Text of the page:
Wednesday, April 25, 2007

4/25/07 Siblings of the Missing: Special Report, Part I

This report is being posted with the permission of the Family and Friends of Missing Persons Unit, (FFMPU) a division of the Attorney General of the Department of NWS, based near Sydney, Australia.

Project Jason agrees with the FFMPU that issues concerning siblings of missing persons have long languished behind the scenes, not unlike the siblings themselves. We hope the series will aid those who support the siblings to have a better understanding and response to their special needs. (bolded statements within the report are an emphasis added by me)

30 APRIL 2005


A roundtable meeting of siblings of missing people was held on the 30 April 2005, hosted by the Families and Friends of Missing Persons Unit (FFMPU) InteragencyForum. Five siblings and one guest of a sibling attended the meeting. Of these, there was one man and five women,
ranging in age from 19 to 37 years. Siblings had been missing for a minimum of nine weeks to a maximum of almost 12 years.

Also in attendance at the roundtable were:

• Leonie Jacques and Sarah Wayland of the FFMPU in the NSW Attorney General’s Department;
• Alex Faraguna from the Mental Health Association NSW; and
• Ann Porcino of RPR Consulting who facilitated the meeting and is the author of this report.

The roundtable had the following objectives:

• to give siblings the opportunity to come together, to talk and to listen to each other’s experiences;
• to provide information to the FFMPU about the needs of siblings so that they can develop and tailor services to siblings in the future; and
• to inform services within the missing persons’ sector regarding the unique needs of siblings and the most appropriate forms of future intervention.

Whilst this report attempts to summarise some of the key findings from the roundtable, it cannot do justice to the wide-ranging, significant and at times emotional discussions that were held in this six hour meeting. The siblings who attended were generous in providing their time on a beautiful Saturday, open in retelling their experiences and thoughtful in listening to one another.


The first session of the meeting was an opportunity for each sibling to share aspects of his/her experiences with the group as a whole. The session started with each person ‘mapping the journey so far’ – the highs and lows, where they got help, where they didn’t, etc. – on a piece of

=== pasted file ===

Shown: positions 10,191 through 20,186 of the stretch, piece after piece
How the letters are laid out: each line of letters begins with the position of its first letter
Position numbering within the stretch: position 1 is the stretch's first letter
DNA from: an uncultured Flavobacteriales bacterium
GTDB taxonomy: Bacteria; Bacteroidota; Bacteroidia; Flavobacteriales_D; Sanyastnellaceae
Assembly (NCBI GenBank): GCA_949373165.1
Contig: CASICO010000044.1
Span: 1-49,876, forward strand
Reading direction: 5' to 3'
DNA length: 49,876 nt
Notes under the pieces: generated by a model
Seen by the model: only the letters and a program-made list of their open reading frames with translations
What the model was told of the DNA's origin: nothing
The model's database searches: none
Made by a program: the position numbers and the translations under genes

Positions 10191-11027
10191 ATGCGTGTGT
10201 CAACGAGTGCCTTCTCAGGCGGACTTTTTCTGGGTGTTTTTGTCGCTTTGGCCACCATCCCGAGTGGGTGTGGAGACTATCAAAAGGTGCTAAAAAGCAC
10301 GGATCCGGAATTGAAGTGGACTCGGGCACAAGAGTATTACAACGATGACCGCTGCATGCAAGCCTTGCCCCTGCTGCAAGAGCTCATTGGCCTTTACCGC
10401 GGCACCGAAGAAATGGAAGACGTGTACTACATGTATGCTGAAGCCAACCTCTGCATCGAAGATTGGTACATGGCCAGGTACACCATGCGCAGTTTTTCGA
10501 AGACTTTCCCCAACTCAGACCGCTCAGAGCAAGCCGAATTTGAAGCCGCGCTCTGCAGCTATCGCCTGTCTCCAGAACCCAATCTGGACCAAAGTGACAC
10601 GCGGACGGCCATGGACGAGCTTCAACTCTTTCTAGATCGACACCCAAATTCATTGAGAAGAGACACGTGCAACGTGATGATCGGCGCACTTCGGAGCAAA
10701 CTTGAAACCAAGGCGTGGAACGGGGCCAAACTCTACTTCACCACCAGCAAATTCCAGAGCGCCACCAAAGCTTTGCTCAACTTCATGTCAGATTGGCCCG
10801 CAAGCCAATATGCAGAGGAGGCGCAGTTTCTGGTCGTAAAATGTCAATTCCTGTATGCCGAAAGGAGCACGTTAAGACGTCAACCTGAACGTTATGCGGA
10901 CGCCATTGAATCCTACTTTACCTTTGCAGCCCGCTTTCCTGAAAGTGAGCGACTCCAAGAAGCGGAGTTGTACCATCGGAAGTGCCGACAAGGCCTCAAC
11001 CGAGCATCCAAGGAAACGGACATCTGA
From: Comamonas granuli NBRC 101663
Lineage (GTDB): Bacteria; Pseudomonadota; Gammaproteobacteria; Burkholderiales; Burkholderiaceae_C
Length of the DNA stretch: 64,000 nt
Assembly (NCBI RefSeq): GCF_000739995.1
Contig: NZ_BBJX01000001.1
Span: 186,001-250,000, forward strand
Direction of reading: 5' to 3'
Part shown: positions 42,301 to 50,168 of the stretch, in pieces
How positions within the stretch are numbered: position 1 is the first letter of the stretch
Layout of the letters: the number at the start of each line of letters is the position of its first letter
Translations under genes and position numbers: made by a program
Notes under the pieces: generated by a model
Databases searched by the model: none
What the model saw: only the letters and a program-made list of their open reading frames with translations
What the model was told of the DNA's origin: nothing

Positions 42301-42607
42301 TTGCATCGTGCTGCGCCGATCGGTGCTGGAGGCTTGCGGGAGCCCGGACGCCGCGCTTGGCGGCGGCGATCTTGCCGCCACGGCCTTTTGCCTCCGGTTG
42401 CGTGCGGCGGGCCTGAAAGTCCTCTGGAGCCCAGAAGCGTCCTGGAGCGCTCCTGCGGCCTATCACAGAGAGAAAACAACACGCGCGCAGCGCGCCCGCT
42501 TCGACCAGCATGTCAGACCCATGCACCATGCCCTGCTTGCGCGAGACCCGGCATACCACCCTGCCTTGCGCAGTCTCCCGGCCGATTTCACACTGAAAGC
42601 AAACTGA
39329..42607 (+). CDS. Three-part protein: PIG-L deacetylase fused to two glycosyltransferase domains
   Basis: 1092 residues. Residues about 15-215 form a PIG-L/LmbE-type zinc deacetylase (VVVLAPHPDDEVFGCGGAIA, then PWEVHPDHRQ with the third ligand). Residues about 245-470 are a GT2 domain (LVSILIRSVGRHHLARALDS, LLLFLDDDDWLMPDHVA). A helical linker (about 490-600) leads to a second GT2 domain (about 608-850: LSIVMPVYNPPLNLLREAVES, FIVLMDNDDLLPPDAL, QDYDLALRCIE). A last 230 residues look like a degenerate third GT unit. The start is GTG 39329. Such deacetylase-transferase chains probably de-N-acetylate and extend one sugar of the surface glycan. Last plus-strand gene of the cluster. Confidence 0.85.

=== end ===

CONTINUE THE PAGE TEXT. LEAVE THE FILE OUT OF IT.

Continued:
cardboard. People were then invited to share any aspect of what they had written or drawn with the rest of the group.

What emerged were moving stories of individuals and their struggles. Whilst each story was unique, there were significant common elements between the stories. The group talked about these common elements and agreed that their collective experiences could be useful
for others to understand, particularly those seeking to provide improved services to siblings of missing people.

The following were described.


A key issue and hardship for most people at the meeting was that their parents had, and in most cases continued to, relied heavily on them for support. People at the meeting explained how parents regularly and repeatedly sought solace from them and how they had to act as a counsellor, without any skills to do so, to help their parents cope and continue to function.

The impact on the sibling of this dependence is substantial. People described how they were unable to deal with their own complex array of emotions associated with the loss of their sibling; that they had to ‘keep it together’, so that their parents wouldn’t have to worry about them too. In a kind of role reversal, the siblings became protectors and confidants of their parents. Even when siblings were able to show their own emotions, parents often simply did not have any energy left to assist them and in the absence of any other supports, this left the sibling with limited outlets for themselves.

Siblings at the meeting described the sense of fatigue and despair associated with always being available to a parent, even many years after the sibling has gone missing.


A number of people at the meeting described how they felt torn by competing emotional responses from each of their parents. In all situations described, the mother was the more outwardly emotional and needy of support, with the desire to keep talking about the situation and the missing sibling. During the roundtable there was less discussion about the role of fathers and some suggestions that many remained quiet and withdrawn during the process or primarily focused on the practicalities of searching. There was also some concern about siblings noticing the deteriorating physical and mental health of fathers which was attributed to the stress of ‘not knowing’.

In these situations people described how they felt pulled between their parents, with an overt focus going to the mother whilst the father, usually not able to easily verbalise, was left on his own, potentially falling apart inside.

To be continued.....


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